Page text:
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SALISBURY — Horace Holley was mentioned in letters by U.S. presidents. He was a prominent clergyman in Boston, and he was the major figure in American higher education in the pre-Civil War American West.

“He was the most significantly insignificant person in American history,” declared James P. Cousins, professor of history at Western Michigan University and author of “Horace Holley: Transylvania University and the Making of Liberal Education in the Early American Republic.”

Cousins spoke at the Scoville Memorial Library on Saturday, April...

Salisbury

Standing Rock, seen up close, in new film

SALISBURY — There is a moment early on in the rough cut of Fidel Moreno’s new film, “Standing Behind Standing Rock,” when a young Red Warrior, a black bandanna hiding his identity, talks about a hundred-year-old battle site recently unearthed during the laying of the pipeline in South Dakota. Poignantly, he speaks directly into the camera to describe what had happened: “They have desecrated those graves. Disturbed their slumber. 

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Year in Review 2016: All the noise about LRP

LIME ROCK, Conn. — The legal battle over Lime Rock Park’s (LRP) attempt to add Sunday racing to its scheduled moved slowly during 2016. Considerable time, energy and resources were expended by both the track and the Lime Rock Citizens Council, both in court and in the court of public opinion.
A recap: In September 2015, LRP went to court to try to amend the injunction governing the days and hours of operation at the auto racing track.

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The original lock-up and how the road got its name

SALISBURY — At Litchfield was the county jail. There was no place of detention in Salisbury during the 18th century. The first place of detention in 1824 was a barred room in the Town Farm on Farnam Road. This was later replaced by a small brick building behind and adjacent to the cemetery in back of Town Hall, where the drunks picked up on the streets could sober up.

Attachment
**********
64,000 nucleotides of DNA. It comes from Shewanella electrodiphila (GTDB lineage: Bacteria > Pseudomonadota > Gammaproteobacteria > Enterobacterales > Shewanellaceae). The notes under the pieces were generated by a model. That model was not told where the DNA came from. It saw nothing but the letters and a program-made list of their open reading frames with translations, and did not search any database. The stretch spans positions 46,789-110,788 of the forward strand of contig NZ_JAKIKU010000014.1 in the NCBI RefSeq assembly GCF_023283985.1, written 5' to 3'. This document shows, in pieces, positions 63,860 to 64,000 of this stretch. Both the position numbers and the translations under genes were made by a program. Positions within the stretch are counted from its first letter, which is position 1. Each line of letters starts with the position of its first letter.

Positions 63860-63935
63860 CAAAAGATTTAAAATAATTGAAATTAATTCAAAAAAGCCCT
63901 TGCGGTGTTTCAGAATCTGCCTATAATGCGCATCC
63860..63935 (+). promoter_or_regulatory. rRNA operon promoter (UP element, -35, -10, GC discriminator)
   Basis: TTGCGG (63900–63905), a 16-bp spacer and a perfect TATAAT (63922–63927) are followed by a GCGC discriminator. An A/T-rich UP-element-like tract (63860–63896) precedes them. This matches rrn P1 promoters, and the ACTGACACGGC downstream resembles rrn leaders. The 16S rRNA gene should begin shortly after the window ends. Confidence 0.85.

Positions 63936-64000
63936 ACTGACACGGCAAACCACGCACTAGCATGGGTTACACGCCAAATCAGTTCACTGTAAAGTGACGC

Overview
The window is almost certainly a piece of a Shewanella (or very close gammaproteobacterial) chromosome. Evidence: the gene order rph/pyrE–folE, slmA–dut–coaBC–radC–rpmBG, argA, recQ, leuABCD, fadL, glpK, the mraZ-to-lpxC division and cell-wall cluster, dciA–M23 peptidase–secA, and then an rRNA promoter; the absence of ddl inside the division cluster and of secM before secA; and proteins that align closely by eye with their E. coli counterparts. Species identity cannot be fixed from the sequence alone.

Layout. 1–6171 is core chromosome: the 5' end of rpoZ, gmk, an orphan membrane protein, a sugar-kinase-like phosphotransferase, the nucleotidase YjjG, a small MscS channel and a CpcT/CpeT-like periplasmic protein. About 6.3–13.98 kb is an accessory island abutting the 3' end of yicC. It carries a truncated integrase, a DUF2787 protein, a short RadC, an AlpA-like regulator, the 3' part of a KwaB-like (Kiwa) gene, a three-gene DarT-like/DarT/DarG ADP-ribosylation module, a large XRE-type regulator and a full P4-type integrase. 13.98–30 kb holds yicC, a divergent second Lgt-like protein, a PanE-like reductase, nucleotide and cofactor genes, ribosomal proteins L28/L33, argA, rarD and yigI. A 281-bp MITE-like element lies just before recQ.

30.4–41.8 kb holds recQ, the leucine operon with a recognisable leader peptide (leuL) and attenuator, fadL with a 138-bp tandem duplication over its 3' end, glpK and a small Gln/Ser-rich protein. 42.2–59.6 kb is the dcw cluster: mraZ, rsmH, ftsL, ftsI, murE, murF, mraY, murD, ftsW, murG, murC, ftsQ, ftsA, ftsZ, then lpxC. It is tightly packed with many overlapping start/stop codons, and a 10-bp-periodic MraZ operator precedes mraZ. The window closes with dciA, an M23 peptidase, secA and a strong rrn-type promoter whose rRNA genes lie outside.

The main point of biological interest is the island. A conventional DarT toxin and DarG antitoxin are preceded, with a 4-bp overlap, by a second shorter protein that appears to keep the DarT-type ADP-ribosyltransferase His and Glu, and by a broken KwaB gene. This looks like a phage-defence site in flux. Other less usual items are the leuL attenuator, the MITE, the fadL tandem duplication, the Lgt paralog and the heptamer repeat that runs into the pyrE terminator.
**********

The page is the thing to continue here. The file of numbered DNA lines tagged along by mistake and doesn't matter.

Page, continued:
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Night visitors undeterred by heavy snow

patricks@lakevillejournal.com

SALISBURY — Jack Bowman, looking every inch the orchestra conductor in white tie and tails, thanked the audience for coming, prior to the start of the 5 p.m. show of “Amahl and the Night Visitors” at the Salisbury Congregational Church on Saturday, Dec. 17.
Bowman said the scheduled rehearsal for Saturday morning had been called off because of the snow, and he was in some doubt about the performances.

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Grab-and-go last-minute gifts

patricks@lakevillejournal.com

LAKEVILLE — Imagine it is Wednesday, Dec. 21. The Christmas gifts have been carefully selected and purchased: SuperMegaActionMayhem IV for the kids, a Donald Trump dartboard for your uncle (who forwards emails written in capital letters) and a bottle of single malt Scotch for yourself because, well, just because.

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Old-fashioned tunes warm up winter at The White Hart

SALISBURY — On the coldest night of this winter so far, with temperatures dipping down to 17 degrees, The White Hart inn was cozy as can be on Dec. 15, with the fireplace lit, the Christmas tree aglow and a lineup of dapper gentlemen belting out the best of the old holiday standards. 

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Whelan replaces Whalen at helm of Habitat

Habitat for Humanity of Northwest Connecticut announced this week that Executive Director Dawn Whalen will step down on Dec. 27. The new executive director will be Sharon resident Bob Whelan. 
Whalen is leaving to work with the Norfolk Foundation, a new organization dedicated to contributing to the vitality of the town.  
Many qualified candidates offered an impressive supply of talent and energy, said George Massey, chair of the Governance Committee.

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Have yourself a very British Christmas

SALISBURY — The Brits have always had a way with Christmas. So much of our cherished Christmas Eve entertainment comes from the United Kingdom, from Charles Dickens’ “A Christmas Carol” to Richard Curtis’ “Love, Actually.” Did you know that what may be our most cherished emblem of the holiday, the Christmas tree, came about because of the popularity of an 1848 portrait of Queen Victoria decorating a pine tree with Prince Albert? 

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Fell in love with town

‘I am extremely grateful for the people and community of Salisbury. When I think of America, the ideal America, I didn’t know if it truly existed. But it does and it’s here in Salisbury, ” said Nathaniel Andrews at the end of our interview. And since it’s the time of the year to be thankful, I thought it was the perfect beginning to his story.

It was all about the traffic

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Flag raised at Salisbury Bank, honors Pearl Harbor day

gabrieln@millertonnews.com

SHARON — In remembrance of the attacks on Pearl Harbor  75 years ago, Salisbury Bank & Trust hung a new American flag outside its Sharon branch in a ceremony held on Wednesday, Dec. 7.
The event paid tribute to the victims of the Pearl Harbor attacks in 1941, as well as to all of the nation’s fallen soldiers and veterans. It also was a chance to note that the new flagpole had been installed.

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